Although my last post reported that I’d got through the long slog of the conversion aspects of this preservation project, in fact there was still more slog of other sorts to go. A lot more slog in fact: there was the transfer of the contents of 126 cd/dvd disks to the laptop; and there was the reordering of pages in 881 files to rectify the page order produced by scanning all front sides first and then turning over the stack of pages to scan the reverse sides at a time in the 1990s when I didn’t have a double sided scanner. In fact this exercise involved yet more conversion (from multi-page TIF file to PDF) before the reordering could be done.
This latter task really took a huge amount of time and effort and was yet another reminder of how easy it is to specify tasks in a preservation project without really appreciating how much hard graft they will entail. Having said that, it’s worth noting that my PDF application – eCopy PDF Pro – had two functions which made this task a whole easier: first, the ability to have eCopy convert a file to PDF is available in the menu brought up by right clicking on any file, thereby automatically suggesting a file title (based on the title of the original file) for the new PDF in the Save As dialogue box, and which then automatically displays the newly created file – all of which is relatively quick and easy. Second, eCopy has a function whereby thumbnails of all the pages in a document can be displayed on the screen and each page can be dragged and dropped to a new position. I soon worked out that the front-sides-then-reverse-sides scan produces a standard order in which the last page in the file is actually page 2 of the document; and that if you drag that page to be the second page in the document, then the new last page will actually be page 4 of the document and can be dragged to just before the 4th page in the document. In effect, to reorder simply means progressively dragging the last page to before page 2 and then before page 4 and then before page 6 etc until the end of the file is reached. Both these functions (to be able to click on a file title to get it converted, and to drag and drop pages around a screenfull of thumbnails) are well worth looking for in a PDF application.
Regarding the disks, I was expecting to have trouble with some of the older ones since, during the scoping work, I had encountered a few which the laptop failed to recognise. I did try cleaning such disks with a cloth without much success. However, what did seem to work was to select ‘Computer’ on the left side of the Windows Explorer Window which displays the laptop’s own drive on the right side of the window together with the any external disks that are present. For some reason, disks which kept on whirring without seeming to be recognised, just appeared on this right side of the window. I don’t profess to understand why this was happening – but was just glad that, in the end, there was only one disk that I couldn’t get the machine to display and copy its contents.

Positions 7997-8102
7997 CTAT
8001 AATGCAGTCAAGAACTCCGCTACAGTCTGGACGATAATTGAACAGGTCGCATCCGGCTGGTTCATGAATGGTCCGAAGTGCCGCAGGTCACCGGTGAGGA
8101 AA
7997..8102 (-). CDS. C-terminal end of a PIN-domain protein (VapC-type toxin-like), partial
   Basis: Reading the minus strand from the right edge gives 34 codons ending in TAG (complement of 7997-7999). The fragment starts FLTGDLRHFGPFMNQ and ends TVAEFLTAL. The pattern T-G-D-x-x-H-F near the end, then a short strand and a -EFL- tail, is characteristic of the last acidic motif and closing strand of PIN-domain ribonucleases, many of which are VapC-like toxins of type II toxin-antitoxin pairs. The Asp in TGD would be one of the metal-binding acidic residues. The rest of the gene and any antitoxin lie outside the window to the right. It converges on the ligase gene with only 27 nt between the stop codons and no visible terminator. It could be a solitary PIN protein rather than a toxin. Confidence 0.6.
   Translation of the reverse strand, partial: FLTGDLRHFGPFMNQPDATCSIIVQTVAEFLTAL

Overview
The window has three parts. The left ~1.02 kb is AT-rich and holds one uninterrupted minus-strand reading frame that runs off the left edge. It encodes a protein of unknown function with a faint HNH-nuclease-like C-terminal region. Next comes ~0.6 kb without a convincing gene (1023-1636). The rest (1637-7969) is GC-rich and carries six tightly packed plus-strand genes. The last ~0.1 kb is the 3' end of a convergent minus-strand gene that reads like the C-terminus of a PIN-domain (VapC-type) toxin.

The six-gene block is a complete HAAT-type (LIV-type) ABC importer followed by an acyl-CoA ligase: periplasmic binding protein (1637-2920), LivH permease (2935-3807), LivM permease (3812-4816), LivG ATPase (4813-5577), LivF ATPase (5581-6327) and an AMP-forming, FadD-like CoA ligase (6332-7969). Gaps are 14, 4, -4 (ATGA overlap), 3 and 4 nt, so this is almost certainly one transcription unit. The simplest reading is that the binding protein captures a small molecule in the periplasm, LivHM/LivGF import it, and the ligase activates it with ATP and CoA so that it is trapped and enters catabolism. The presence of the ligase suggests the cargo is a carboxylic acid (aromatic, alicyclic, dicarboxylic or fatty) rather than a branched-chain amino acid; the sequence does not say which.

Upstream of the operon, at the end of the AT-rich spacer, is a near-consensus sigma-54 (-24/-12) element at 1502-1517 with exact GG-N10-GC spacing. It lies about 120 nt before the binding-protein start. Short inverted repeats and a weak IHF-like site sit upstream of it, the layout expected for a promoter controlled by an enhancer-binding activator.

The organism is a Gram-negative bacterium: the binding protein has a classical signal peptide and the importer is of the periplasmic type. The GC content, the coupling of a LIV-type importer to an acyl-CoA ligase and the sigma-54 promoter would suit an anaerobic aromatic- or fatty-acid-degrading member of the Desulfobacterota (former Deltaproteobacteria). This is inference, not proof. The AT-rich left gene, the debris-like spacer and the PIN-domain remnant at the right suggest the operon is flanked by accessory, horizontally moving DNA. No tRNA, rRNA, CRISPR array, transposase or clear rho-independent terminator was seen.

I’m now in the much more relaxed final stages of the project, defining backup arrangements and creating the Maintenance Plan and User Guide documents. The construction of the Maintenance Plan has thrown up a couple of interesting points. First, since it requires a summary of what preservation actions have been completed and what preservation issues are to be addressed next time, it would have made life easier to construct the preservation working documents in such a way that the information for the Preservation Maintenance Plan is effectively pre-specified – an obvious point really but easy to overlook – and I did overlook it…. The second point is a more serious issue. The Maintenance Plan is designed to define a schedule of work to be undertaken every few years; its certainly not something I want to be doing very often – I’ve got other things I want to do with my time. However, some of the problem files I have specified in the ‘Possible future preservation issues’ section in the Maintenance Plan could really do with being addressed straight away – or at least sooner than 2021 when I have specified the next Maintenance exercise should be carried out. I guess this is a dilemma which has to be addressed on a case by case basis. In THIS case, I’ve decided to just leave the points as they are in the Maintenance Plan so that they don’t get forgotten; but to possibly take a look at a few of them in the shorter term if I feel motivated enough.